Mother’s Day is just around the corner.
As our children get older, we no longer receive the art masterpieces or the flowerpots with little sprouts in them from their school projects. But even though our kids outgrow these crafts, they can still present us with their own versions of masterpieces.
My thirteen and eighteen year old recently asked me what I wanted for Mother’s Day. When asked about gifts, I try to be creative with my answer and my request usually requires little or no money. One year, I asked my son to put together my new patio furniture. Another year, my daughter gave me a spa day and she was the spa technician. I received a pedicure, manicure and a facial. It was so much fun!
But the best presents I ever received were the gifts they gave me on my last birthday. When my teens asked me what I wanted I told them to write me a letter. I’ll admit they looked at me as if I were a little strange. But since I’m used to that look it didn’t phase me in the least. I explained that I wanted each of them to write me a letter where they told me what they liked best about me being their mom. I also asked them to include something that they’d like to be different. That’s the only direction that I gave them.
I’d love to share their letters with you here, but they would kill me if I did that! Suffice it to say, the letters went way above and beyond my expectations. I think the coolest thing was to see what was really important to each of them, from their own perspectives. It wasn’t about what I bought for them but more about how I showed my love for them.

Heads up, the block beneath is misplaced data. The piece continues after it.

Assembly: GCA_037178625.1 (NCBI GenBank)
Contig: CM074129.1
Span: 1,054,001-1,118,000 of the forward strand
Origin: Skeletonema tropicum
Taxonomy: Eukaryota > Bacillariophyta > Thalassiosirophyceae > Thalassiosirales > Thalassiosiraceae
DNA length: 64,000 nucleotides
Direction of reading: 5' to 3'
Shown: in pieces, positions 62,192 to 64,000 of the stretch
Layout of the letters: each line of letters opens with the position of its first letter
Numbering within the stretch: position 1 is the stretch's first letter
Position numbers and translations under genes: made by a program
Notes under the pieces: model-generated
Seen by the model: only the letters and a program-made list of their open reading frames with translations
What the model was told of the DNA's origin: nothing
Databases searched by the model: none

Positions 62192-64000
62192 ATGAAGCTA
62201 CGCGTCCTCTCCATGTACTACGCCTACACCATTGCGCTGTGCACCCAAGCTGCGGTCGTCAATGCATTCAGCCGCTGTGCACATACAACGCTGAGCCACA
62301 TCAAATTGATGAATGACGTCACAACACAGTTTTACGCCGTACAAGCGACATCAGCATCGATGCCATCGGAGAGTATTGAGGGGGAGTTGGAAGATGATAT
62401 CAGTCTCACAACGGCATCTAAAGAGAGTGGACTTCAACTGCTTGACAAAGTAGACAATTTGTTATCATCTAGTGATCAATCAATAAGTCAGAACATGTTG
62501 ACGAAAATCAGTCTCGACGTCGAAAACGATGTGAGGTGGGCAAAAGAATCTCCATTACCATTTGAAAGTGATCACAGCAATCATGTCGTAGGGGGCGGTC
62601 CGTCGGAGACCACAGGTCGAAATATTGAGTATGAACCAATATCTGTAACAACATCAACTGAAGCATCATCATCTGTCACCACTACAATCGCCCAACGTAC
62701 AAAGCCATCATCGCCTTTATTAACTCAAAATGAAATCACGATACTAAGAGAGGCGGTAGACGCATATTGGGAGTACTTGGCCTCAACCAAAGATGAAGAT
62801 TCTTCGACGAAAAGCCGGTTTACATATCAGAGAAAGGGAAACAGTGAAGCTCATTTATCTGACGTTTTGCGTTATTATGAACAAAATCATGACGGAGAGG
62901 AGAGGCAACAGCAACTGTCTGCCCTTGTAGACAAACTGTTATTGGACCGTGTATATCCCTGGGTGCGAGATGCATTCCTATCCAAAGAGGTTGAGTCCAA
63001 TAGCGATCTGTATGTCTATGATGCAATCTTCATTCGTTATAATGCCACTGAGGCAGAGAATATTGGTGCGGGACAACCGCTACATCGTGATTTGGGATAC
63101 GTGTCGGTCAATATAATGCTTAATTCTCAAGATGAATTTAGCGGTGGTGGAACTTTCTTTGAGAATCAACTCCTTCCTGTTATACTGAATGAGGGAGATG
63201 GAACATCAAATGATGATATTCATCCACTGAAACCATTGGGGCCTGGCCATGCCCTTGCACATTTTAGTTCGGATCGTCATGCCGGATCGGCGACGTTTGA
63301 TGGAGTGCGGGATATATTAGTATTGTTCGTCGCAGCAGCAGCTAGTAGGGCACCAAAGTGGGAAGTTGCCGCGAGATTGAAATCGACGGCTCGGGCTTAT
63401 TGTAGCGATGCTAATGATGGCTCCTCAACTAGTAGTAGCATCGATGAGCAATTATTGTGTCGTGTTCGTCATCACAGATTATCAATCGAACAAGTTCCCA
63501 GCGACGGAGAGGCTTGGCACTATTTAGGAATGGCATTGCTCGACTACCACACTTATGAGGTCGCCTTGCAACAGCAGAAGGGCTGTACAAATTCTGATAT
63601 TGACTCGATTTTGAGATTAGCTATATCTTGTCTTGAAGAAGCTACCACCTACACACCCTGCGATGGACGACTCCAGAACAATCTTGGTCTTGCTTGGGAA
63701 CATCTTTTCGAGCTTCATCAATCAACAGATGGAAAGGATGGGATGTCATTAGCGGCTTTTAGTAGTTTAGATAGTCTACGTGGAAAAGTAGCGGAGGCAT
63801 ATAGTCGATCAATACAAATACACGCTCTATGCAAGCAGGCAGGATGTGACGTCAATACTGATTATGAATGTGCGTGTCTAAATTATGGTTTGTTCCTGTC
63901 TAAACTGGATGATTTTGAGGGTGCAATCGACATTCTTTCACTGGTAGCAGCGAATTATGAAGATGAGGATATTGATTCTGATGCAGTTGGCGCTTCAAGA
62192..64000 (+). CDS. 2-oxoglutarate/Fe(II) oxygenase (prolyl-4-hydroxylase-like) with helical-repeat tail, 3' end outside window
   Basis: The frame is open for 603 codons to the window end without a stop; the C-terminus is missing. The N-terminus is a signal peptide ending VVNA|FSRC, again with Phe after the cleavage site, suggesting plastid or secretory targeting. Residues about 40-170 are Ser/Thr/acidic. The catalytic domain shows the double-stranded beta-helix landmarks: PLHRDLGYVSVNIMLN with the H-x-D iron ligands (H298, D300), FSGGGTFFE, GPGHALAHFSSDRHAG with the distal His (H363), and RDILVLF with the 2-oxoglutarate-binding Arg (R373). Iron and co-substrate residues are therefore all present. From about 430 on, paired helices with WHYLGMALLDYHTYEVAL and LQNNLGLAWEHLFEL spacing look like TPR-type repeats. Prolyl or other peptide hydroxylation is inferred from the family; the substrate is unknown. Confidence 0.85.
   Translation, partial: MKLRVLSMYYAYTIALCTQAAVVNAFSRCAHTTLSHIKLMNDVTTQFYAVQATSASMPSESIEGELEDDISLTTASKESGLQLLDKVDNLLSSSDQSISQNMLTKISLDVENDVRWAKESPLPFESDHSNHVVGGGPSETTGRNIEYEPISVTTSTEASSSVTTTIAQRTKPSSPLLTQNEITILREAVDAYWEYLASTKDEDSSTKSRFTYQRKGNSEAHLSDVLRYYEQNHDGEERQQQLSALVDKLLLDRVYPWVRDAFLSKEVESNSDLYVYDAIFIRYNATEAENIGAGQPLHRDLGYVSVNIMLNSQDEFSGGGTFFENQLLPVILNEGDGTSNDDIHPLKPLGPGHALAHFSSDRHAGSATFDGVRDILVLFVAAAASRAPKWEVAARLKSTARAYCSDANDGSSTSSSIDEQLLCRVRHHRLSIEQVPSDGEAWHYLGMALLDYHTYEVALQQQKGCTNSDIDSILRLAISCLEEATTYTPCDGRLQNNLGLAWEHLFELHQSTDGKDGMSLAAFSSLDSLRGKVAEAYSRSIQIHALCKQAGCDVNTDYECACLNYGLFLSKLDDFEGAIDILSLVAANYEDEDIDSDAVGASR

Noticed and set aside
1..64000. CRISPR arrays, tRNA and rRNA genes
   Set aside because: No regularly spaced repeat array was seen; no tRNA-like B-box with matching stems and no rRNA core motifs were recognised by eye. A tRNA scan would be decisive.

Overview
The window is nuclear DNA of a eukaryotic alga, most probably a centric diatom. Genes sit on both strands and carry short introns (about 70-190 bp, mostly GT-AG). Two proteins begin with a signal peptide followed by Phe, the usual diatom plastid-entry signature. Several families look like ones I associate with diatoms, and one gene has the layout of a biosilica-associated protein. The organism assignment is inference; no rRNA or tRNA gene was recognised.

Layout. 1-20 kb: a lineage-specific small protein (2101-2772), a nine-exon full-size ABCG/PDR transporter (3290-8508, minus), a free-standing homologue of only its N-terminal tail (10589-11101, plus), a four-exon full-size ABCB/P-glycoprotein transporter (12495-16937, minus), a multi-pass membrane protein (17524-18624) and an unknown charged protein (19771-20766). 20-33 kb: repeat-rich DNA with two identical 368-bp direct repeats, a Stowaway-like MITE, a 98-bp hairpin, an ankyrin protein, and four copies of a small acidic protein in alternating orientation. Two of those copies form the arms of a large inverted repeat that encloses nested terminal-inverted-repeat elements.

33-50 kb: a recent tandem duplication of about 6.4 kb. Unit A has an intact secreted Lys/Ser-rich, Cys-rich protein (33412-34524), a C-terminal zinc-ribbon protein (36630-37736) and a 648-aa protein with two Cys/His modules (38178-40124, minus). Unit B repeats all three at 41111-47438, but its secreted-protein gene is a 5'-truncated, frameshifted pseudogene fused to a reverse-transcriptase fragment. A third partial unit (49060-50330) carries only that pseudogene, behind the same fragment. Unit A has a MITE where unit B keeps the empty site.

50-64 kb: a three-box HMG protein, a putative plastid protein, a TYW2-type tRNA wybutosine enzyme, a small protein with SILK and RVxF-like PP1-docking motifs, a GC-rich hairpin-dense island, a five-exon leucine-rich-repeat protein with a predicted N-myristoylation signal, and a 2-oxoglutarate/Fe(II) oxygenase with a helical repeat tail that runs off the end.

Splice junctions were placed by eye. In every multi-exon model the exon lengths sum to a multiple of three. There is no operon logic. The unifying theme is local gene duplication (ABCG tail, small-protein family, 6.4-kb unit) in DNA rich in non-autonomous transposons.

For instance, the fact that I made breakfast for them before school and had the house stocked with their favorite foods was a hit. It was also important to them that I was here when they got home from school and that I was ready and interested to listen to them when they had something to say. They even mentioned that they admired who I am as a person and what I taught them by how I lived my life. Wow! Really simple stuff, the stuff you think goes unnoticed. But what I saw from those letters is that it was the little stuff that REALLY mattered to them most.
Ok, so technically I didn’t share their letters with you, but kind of. I really wanted to give you an idea of how I think most kids see their parents. Keep doing the “little things.” Cooking the dinners, doing the laundry, taking them to their activities, listening when they’re talking about silly stuff or serious stuff. They notice. They appreciate it and that’s what they’ll remember as they go off into the world
So if you don’t have any ideas for a Mother’s Day gift (or Father’s Day or a birthday for that matter), you may want to ask your teens or tweens to write you a letter. I keep the letters close by and when I have a day where I feel like I’m not doing anything right, I pull them out and read them. They make me smile and they make me cry. Those letters remind me why I do what I do.
This year for Mother’s Day I asked for their time, which gets more and more scarce as my kids are going on 14 and 18. We will be spending the afternoon together at the Denver Museum of Nature and Science having fun and bonding over the Body Worlds exhibit!
Happy Mother’s Day to all of you moms out there! Have fun!
Jodi’s vision is to guide parents and teens in co-creating an incredible life together. Although Jodi earned a degree in Psychology and an M.B.A. and has trained thousands of business owners worldwide, nothing prepared her for her role of mom. Thrown into the parenting classroom of life almost eighteen years ago, Jodi is learning daily how to combine the art of mindful parenting with common sense and luck! Jodi has a teenage son and daughter. You can find out more about Jodi at www.ConnectingWithTeens.com.
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